I went in search of a quiet street and dipped into the adorable Café de Pablo, where I enjoyed a tinto verrano (red wine with lemonade) and tapas – goat cheese, caramelized onions and green peppers on toast – and a jambon sandwich.
I didn’t really get much “rest” during my first “rest day” on the Camino, as I walked over six miles. Early in the evening, it started raining with a vengeance, and it was predicted to be pouring in the morning, when I would walk to Muruzábal.
*Day 5: Saturday, September 8, 2018*
*14,734 steps, or 6.24 miles: wandering around Pamplona*
You can find everything I’ve written so far on the Camino de Santiago here:
On Sundays, I post about hikes or walks that I have taken in my travels; I may also post on other unrelated subjects. I will use these posts to participate in Jo’s Monday Walks or any other challenges that catch my fancy.
This post is in response to Jo’s Monday Walk: Remember Culatra?
Aside from Hemingway and the bulls (those sculptures are so lifelike and fierce!), it’s not a city I know much about, Cathy, so thanks for letting me wander with you. Serious fortifications, too! I’m quite happy browsing alone and stopping when I want to (usually when I have to because my feet have given out 🙂 ). The ‘local’ walk is over in Spain today and I will be part of a big crowd, which I don’t like so much, but it’s an area I’ve not been so hopefully worth it. Have a lovely Sunday!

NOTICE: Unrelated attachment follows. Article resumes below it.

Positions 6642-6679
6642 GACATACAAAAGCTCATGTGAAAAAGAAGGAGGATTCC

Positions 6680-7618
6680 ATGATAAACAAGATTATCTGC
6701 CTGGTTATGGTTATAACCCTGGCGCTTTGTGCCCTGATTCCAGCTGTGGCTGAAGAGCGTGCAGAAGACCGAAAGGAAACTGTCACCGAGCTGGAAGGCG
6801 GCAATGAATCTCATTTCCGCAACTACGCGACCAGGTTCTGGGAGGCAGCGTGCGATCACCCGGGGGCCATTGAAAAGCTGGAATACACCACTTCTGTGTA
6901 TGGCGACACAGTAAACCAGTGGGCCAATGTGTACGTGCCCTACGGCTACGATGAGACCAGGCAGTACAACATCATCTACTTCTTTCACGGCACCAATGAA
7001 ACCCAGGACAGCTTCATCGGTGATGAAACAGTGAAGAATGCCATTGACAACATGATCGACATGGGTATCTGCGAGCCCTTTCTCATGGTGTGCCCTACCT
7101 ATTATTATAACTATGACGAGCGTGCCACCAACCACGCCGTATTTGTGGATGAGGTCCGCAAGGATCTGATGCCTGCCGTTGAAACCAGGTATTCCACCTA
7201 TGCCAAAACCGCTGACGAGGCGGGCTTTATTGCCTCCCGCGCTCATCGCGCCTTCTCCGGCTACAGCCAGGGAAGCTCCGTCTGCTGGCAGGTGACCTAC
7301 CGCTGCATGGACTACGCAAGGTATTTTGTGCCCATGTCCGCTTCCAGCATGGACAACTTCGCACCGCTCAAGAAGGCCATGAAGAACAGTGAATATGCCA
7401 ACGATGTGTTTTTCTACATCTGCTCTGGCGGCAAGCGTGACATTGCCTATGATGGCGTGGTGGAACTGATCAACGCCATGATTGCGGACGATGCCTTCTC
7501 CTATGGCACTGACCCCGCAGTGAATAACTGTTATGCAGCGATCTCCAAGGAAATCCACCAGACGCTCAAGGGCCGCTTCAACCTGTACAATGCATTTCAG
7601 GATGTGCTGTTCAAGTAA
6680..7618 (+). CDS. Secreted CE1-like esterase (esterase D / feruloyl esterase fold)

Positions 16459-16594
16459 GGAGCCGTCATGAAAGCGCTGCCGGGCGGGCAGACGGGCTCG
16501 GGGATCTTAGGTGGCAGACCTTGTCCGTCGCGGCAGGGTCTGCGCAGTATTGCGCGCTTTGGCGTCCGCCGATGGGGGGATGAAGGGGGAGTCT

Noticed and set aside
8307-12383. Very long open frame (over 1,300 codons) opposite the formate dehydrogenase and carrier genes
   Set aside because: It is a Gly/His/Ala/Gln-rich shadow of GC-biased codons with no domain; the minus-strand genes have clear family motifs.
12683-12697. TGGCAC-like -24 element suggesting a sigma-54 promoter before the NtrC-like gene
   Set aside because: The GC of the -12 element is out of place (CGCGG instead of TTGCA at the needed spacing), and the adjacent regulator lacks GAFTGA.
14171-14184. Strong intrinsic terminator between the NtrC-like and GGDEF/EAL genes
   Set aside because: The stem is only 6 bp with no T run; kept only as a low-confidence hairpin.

I didn’t mind wandering around alone at all, Jo, because I could stop and go whenever and wherever I felt like going. Have fun on your walk in Spain. I wouldn’t like the large group, but I’m sure it will be fun for you! Happy Sunday! 🙂
It was fine once we spread out, Cathy. 10 km and some people were faster than others or chose a shorter route 😍🌷🌻💕 xx
It always does seem to be that way when people walk together, as everyone goes at different paces. Glad you had fun. 🙂
LikeLiked by 1 person
What a busy ‘rest’ day!!! Great photos – I love the statue of the running of the bulls.
Thanks, Marie. I took 3 “rest days” on my entire Camino, and none of them were really rest days! I always wanted to see as much as possible and not miss anything. 🙂 I loved that statue too. Thanks for dropping by and commenting. 🙂
Thank you for the fabulous tour! What a fun city. Great photos of the statue of the bull running.
It was a very lively city. I bet it’s even more lively (or deadly) when the bulls run in July! 🙂 Thanks, Amy!
LikeLiked by 1 person
What a vibrant city! Or at least, you hit it at a vibrant time. The bull statue makes me very uncomfortable though.
It was very lively because of that festival, Anabel. I wouldn’t want to be there during the running of the bulls though! 🙂
LikeLiked by 1 person
I loved this wander around with you Cathy, what an interesting city. You took the bull statues at a great angle to catch the scared feeling of the fallen runners with the bulls looming over them. I think being on your own is definitely better when exploring somewhere new. You can see more.